Santa Barbara Corpus of Spoken American English Part I
|Item Name:||Santa Barbara Corpus of Spoken American English Part I|
|Author(s):||John W. Du Bois, Wallace L. Chafe, Charles Meyer, Sandra A. Thompson|
|LDC Catalog No.:||LDC2000S85|
|Release Date:||January 1, 2000|
|Data Source(s):||microphone speech|
LDC User Agreement for Non-Members
|Online Documentation:||LDC2000S85 Documents|
|Licensing Instructions:||Subscription & Standard Members, and Non-Members|
|Citation:||John W. Du Bois, et al. Santa Barbara Corpus of Spoken American English Part I LDC2000S85. DVD. Philadelphia: Linguistic Data Consortium, 2000.|
The Santa Barbara Corpus of Spoken American English is based on hundreds of recordings of natural speech from all over the United States, representing a wide variety of people of different regional origins, ages, occupations, and ethnic and social backgrounds. It reflects many ways that people use language in their lives: conversation, gossip, arguments, on-the-job talk, card games, city council meetings, sales pitches, classroom lectures, political speeches, bedtime stories, sermons, weddings, and more.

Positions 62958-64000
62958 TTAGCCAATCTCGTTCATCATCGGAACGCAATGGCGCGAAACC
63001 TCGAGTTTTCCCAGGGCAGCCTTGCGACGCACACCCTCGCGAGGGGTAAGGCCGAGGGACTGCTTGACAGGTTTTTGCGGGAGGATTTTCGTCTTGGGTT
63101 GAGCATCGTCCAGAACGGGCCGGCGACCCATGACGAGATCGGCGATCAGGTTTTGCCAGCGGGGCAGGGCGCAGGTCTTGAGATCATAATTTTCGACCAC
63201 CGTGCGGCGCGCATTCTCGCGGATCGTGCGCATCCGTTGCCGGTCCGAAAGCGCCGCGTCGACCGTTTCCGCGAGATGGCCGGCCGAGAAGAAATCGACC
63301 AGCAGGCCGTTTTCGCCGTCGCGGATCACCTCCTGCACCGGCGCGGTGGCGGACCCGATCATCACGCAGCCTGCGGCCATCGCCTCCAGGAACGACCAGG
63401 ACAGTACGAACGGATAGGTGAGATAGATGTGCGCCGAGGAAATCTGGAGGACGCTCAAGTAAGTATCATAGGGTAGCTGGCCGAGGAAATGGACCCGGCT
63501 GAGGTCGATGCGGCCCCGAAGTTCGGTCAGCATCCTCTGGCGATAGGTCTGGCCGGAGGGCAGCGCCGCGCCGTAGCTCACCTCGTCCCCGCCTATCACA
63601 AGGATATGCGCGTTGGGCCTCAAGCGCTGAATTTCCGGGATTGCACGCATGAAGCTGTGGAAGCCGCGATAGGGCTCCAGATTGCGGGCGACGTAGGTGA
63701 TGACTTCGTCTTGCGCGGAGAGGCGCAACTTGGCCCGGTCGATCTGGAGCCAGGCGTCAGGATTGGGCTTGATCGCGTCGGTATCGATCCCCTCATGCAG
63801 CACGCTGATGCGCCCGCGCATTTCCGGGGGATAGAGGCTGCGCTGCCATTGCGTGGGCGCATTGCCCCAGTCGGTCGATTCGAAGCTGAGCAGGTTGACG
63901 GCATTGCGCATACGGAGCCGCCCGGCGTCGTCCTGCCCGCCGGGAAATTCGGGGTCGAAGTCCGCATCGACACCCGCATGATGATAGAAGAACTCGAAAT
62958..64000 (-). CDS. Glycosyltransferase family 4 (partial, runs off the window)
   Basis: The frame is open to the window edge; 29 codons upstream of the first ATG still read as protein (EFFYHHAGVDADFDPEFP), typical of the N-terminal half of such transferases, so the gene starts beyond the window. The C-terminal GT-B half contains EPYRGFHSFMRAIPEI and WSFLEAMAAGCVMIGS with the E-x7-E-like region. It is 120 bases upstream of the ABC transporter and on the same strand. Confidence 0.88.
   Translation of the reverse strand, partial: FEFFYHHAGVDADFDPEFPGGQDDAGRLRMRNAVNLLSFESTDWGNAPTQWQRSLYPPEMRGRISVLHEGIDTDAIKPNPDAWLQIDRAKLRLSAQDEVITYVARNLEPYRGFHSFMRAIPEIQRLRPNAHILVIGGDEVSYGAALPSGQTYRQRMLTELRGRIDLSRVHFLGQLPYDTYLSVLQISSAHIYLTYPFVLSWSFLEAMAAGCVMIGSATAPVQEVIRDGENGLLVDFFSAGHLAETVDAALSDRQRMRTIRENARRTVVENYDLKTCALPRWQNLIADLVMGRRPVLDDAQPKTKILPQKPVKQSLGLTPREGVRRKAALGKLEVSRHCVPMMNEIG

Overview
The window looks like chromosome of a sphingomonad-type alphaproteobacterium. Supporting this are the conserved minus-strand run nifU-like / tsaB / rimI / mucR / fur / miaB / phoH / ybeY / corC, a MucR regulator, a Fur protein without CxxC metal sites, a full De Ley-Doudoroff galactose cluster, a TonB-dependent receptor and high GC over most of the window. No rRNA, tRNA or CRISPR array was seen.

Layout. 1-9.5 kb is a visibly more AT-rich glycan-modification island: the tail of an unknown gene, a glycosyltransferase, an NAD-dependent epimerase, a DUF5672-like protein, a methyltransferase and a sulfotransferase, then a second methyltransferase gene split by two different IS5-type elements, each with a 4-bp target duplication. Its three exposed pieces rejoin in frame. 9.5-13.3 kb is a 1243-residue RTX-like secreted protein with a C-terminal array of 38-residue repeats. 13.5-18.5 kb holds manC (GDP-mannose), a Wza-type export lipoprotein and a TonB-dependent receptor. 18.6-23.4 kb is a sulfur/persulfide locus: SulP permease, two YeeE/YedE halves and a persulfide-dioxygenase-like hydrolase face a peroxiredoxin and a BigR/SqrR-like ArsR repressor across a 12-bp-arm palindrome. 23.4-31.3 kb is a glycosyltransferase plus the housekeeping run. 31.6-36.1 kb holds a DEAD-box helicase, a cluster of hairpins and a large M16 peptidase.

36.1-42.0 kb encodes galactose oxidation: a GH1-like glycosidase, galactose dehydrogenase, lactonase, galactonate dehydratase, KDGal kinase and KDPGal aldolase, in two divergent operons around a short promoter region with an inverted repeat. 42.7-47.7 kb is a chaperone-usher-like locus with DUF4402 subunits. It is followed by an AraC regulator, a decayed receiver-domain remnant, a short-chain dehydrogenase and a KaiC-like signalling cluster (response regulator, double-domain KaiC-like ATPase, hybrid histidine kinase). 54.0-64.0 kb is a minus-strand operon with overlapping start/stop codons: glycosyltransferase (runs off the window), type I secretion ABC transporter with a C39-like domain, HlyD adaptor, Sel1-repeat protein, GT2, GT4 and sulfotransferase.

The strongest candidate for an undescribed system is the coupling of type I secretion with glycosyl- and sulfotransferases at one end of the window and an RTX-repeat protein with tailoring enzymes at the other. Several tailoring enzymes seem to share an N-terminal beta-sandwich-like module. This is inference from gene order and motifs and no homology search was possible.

Part I contains 14 speech files of between 15-30 minutes each, from the Santa Barbara Corpus of Spoken American English. Collected by: University of California, Santa Barbara Center for the Study of Discourse, Director John W. Du Bois (UCSB), Associate Editors: Wallace L. Chafe (UCSB), Charlese Meyer (UMass, Boston), and Sandra A. Thompson (UCSB). The Santa Barbara Corpus of Spoken American English is part of the International Corpus of English (Charles W. Meyer, Director), representing the American Component.
Each speech file is accompanied by a transcript in which phrases are time stamped with respect to the audio recording. Personal names, place names, phone numbers, etc., in the transcripts have been altered to preserve the anonymity of the speakers and their acquaintances and the audio files have been filtered to make these portions of the recordings unrecognizable.
For an example of the data in this corpus, please examine these samples of the recordings and transcripts:
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